How many times must these words have been written in relation to the Nissan Patrol.
It’s going on 10 years since the current, petrol-only Patrol was launched here and buyers must be wondering what they did wrong to deserve such punishment?
To put this in perspective, the vast majority of SUVs sold in Australia are diesel.
We know and understand the benefits of powering big, truck-like rigs with torquey, slow-turning diesel engines, rather than thirsty petrol V8s like the Americans.
To placate a loyal diesel buyer base, Nissan kept selling the previous Y61 diesel model alongside the new Patrol for three years before it was finally put to bed in 2016.
Why no diesel after all these years?
In a nutshell, Nissan says it’s the cost.
Although Patrol is sold worldwide, there’s simply insufficient demand to justify the development costs of putting a diesel in the big 4×4 wagon.
You can’t argue against that, or can you? The demand was certainly there for a diesel before, here and overseas — where did it go?
What’s it cost?
Introduced in 2010 (2013 here), Nissan Patrol is a competitor for the big Toyota Land Cruiser, recently updated to the 300 Series.
It was also sold here briefly as the Infiniti QX80 before Nissan pulled the pin on the luxury brand in 2019 (yet again).
Patrol received a top and tail in 2020 and has just been updated again, but with only minor cosmetic changes.
The latest update brings changes to the bonnet and fender panels, front grille, LED front lamps and the front bumper.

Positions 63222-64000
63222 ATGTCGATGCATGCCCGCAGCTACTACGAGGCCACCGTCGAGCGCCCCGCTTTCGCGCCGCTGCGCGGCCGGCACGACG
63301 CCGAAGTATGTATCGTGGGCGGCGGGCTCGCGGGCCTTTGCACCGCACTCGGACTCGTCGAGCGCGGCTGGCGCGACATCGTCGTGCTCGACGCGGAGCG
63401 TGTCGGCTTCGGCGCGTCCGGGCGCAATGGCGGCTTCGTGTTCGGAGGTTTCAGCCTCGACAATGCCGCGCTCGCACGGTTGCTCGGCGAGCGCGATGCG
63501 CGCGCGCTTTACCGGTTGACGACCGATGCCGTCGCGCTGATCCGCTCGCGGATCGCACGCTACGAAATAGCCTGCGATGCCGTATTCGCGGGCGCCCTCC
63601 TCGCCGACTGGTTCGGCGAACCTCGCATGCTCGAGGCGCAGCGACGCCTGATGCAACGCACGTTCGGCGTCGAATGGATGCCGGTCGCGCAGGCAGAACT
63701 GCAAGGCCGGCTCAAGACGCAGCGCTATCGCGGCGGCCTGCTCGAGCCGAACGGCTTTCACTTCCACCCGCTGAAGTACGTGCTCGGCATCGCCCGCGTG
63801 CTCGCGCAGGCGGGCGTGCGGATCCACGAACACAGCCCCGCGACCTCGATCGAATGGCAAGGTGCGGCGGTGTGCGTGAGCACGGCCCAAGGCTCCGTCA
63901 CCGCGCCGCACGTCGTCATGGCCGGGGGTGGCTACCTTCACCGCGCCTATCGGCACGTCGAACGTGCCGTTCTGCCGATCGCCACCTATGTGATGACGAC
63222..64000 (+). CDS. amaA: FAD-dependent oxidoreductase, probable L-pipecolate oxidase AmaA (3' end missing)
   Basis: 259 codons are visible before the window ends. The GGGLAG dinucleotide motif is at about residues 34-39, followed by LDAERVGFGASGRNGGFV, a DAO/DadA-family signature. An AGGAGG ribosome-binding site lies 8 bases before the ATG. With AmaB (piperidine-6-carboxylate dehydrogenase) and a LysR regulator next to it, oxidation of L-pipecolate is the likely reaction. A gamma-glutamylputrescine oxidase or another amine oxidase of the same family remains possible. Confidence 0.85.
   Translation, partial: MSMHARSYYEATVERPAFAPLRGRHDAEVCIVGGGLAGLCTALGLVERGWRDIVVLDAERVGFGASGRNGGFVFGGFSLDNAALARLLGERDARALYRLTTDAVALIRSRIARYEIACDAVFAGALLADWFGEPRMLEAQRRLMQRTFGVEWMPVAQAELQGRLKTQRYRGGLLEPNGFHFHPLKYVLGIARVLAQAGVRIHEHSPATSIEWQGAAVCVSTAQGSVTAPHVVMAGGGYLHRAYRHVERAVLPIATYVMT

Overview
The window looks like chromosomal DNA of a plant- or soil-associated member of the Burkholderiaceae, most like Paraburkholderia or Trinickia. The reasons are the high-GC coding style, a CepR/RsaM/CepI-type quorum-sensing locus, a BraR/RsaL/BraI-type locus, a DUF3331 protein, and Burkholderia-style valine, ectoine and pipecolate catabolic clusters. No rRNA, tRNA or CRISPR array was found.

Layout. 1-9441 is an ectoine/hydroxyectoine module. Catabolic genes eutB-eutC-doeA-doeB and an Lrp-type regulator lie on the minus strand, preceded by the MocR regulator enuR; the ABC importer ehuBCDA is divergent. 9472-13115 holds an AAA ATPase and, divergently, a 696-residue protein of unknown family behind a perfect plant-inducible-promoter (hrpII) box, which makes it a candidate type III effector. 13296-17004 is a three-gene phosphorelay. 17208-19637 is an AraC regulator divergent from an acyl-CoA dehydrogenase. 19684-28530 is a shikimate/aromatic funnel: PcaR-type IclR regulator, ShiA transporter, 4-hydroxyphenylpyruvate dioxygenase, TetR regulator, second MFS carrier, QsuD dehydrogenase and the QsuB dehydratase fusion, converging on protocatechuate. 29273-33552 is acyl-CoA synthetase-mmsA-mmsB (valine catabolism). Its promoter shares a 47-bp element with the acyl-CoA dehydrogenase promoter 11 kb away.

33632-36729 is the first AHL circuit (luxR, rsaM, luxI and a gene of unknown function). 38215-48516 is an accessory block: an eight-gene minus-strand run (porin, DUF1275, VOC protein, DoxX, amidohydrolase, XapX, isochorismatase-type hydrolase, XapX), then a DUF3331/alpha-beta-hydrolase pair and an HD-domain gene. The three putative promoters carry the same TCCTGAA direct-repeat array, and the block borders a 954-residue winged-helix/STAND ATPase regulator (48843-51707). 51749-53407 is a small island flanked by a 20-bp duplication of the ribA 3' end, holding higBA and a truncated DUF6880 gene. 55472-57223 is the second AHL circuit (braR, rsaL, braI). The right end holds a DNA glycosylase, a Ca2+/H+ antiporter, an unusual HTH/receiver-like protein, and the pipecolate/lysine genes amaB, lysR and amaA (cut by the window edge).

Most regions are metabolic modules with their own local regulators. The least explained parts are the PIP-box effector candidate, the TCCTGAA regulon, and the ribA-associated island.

Ti offers a sporty black grille, while Ti-L (L is for luxury) retains a slatted chrome radiator grille in keeping with its premium positioning.
There’s only the two models: Ti is priced from $89,599 and Ti-L, from $103,199 driveaway.
The big difference between the two grades is that Ti seats eight, whereas Ti-L is a seven-seater.
Standard kit includes leather trim, tri-zone climate air with second row controls, power adjust front seats that are heated and cooled, power adjust steering wheel, and driver’s seat memory with two settings, including side mirrors and steering column.
There’s also push-button start, intelligent rear view mirror, off-road monitor, around-view monitor with emergency braking, front and rear parking sensors, puddle lights, cooled centre console box, side steps, rear spoiler and a powered tailgate.
Infotainment comprises 13-speaker premium Bose audio with an 8.0-inch touchscreen system that features satellite navigation, CD/DVD, AM/FM radio, MP3 and USB /iPod connectivity with Bluetooth audio streaming.
It misses out on DAB digital radio, plus Apple CarPlay/Android Auto.
Two USB charging ports located behind the centre console and there are four 12V power outlets (front, centre console, second row and rear luggage area).
Rear seat passengers get two second row seat 8.0-inch screens with headphones and remote control (USB/DVD/HDMI).